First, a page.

From the Dust Bowl to Disney and an Academy Award
By Noah Larsen
From humble beginnings in Burlington, Colo., artist Willis Pyle has gone on to a wildly fascinating life. From the early years of his career at Disney, to time spent working under Ronald Reagan, to his later years as a painter in New York City, it has been a life full of adventure and achievement.
Pyle’s life began on the Eastern Plains of Colorado in 1914. He later relocated to Boulder, graduating from Boulder Prep before attending the University of Colorado.
While still an art major at the university, he sent a few art samples to Walt Disney Studios, which was in full production on “Snow White and the Seven Dwarfs,” the studio’s first animated feature.
“So, they offered me a job provided I attended their art classes. My job was a gofer. I carried coffee and stuff like that,” says Pyle. “I went to classes every night. Walt believed that his employees should study art, and be good at it. He used to take his employees downtown to art school, and pick them up afterward, because he believed in it.”
“I really liked Walt. He was a really good man. He took me out of the Dust Bowl to a job that paid enough to live on and taught me a craft that I’ve been following for the rest of my life.”
Pyle was assigned to work on the film “Pinocchio.” “That was the first film I worked on. I specialized in the character of Pinocchio.” He worked under Pinocchio designer Milton Kahl, whom Pyle calls “a genius.”
“I was a Pinocchio supervisor. It was my job to teach other people how to draw Pinocchio,” he explains.
According to Pyle, it took about a year to finish Pinocchio. The next Disney picture he worked on was “Fantasia,” where he drew the cupids for Beethoven’s Sixth Symphony. After that, he specialized on the teenage Bambi character for the film “Bambi.”
During this time, Pyle had been going to night school to study celestial navigation. Leaving Disney behind, he took a job with American Airlines.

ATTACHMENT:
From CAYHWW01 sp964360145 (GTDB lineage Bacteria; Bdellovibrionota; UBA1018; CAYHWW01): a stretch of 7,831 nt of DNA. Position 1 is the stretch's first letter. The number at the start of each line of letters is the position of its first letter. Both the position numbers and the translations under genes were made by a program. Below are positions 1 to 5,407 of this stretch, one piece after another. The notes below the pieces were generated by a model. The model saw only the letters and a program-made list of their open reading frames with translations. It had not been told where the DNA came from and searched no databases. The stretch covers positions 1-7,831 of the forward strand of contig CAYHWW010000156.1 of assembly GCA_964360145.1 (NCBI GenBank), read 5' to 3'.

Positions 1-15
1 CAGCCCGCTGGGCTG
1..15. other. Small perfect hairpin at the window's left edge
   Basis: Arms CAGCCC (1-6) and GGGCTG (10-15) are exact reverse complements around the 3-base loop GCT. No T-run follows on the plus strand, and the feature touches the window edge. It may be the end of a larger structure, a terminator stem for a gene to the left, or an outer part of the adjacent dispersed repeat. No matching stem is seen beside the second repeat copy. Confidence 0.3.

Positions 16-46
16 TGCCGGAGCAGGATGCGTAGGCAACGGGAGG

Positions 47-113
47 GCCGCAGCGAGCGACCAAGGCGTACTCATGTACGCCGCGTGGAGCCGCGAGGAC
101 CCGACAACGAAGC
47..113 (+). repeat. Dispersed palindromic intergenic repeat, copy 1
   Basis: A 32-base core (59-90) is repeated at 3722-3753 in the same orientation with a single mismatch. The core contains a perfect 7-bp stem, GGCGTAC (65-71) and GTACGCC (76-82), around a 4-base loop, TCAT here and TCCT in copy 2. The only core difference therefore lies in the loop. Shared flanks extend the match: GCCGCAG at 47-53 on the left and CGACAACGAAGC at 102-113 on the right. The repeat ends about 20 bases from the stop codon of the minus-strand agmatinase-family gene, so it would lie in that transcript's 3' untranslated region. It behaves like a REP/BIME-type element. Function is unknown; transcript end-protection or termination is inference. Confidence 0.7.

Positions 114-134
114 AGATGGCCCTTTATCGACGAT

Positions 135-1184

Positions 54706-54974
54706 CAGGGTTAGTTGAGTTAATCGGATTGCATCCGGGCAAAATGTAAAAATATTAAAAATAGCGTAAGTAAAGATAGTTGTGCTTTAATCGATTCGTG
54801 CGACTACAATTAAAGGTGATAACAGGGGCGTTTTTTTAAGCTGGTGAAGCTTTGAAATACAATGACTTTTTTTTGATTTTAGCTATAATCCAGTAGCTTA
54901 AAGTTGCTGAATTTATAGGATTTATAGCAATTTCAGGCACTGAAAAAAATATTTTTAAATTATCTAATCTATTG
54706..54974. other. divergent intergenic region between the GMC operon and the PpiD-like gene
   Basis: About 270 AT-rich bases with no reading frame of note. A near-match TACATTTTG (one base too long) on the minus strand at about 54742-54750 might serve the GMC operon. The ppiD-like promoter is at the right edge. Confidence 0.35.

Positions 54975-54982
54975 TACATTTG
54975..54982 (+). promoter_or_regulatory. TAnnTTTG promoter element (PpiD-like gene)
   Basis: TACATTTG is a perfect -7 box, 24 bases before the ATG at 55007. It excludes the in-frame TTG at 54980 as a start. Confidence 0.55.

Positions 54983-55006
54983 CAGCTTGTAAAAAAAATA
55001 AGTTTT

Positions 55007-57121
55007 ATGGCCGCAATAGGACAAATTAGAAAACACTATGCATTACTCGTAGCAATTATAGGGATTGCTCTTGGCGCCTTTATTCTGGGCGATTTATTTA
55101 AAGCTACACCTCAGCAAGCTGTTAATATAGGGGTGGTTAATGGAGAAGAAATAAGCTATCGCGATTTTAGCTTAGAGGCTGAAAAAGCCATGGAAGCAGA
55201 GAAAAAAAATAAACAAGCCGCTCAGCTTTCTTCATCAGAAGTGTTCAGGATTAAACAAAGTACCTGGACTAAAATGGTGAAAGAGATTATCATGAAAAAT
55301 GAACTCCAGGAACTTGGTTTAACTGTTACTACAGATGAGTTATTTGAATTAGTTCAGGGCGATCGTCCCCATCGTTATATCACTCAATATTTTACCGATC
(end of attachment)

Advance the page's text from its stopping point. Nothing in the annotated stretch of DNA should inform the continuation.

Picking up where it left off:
“I was supposed to report to Chicago. So, I went back to Hollywood. While I was waiting, I got a call that said, ‘You don’t have a job with American Airlines, you have a job with the Army.’” Pyle had been drafted.
Pyle completed his basic training in Douglas, Ariz., for a captain whom he describes as a “wonderful person.” Because of his talents as an animator, Pyle headed back to Hollywood to make films for the First Motion Picture Unit of the Army Air Corps.
There he worked under Commanding Officer Ronald Reagan. “He was just a young actor at the time. I had no visions of him ever becoming president of the United States,” Pyle says.
The war ended, and he was released in 1945. “I was trying to do other things. I loved animating, but wanted to branch out of it and do other types of art. When I got out of the Army, I made up some lady fashion illustrations, and was appointed Vogue fashion artist for the West Coast,” he explains.
But there wasn’t enough fashion work on the West Coast to keep him busy. If he wanted to continue working for Vogue, he’d have to move to New York City. “I had just gotten married at the time, so I signed on with United Productions of America. I worked on the nearsighted Mr. Magoo, and Gerald McBoing Boing.” Gerald McBoing Boing was a huge success for UPA, winning an Academy Award in 1950.
After four or five years with UPA, Pyle relocated to New York City. “So, we moved here, and I set up my own animation studio. I had my own business here in New York for 30 years doing animation for commercials,” he says.
In 1982, Pyle closed the doors to his animation studio, and started painting. “I rented a studio in the SoHo neighborhood in New York. I’ve had a show every year for the last 20 years.”
Pyle paints in a post-impressionist style, and lists Paul Cézanne as his favorite painter. In 2008, his show at the Montserrat Contemporary Art Gallery in New York City was called “Impressions of Impressionists,” where he displayed portraits of eight impressionist painters.
From his days as an art major at CU, all the way through to his time as a painter in New York, Pyle has been making art for nearly all 95 years his life and considers it an endless pursuit. “There’s no end to art, I feel like I’m still learning.”
Pyle is not the only one in his family to achieve renown. His brother Denver Pyle was an actor perhaps best known for portraying Uncle Jesse on the television series “The Dukes of Hazzard.”
His uncle Ernie Pyle, a journalist for the Scripps Howard newspaper chain, won a Pulitzer Prize in 1944 and is one of the most celebrated war correspondents in American history. He was killed by Japanese machine-gun fire on the island of le Shima, near Okinawa Island, in April 1945.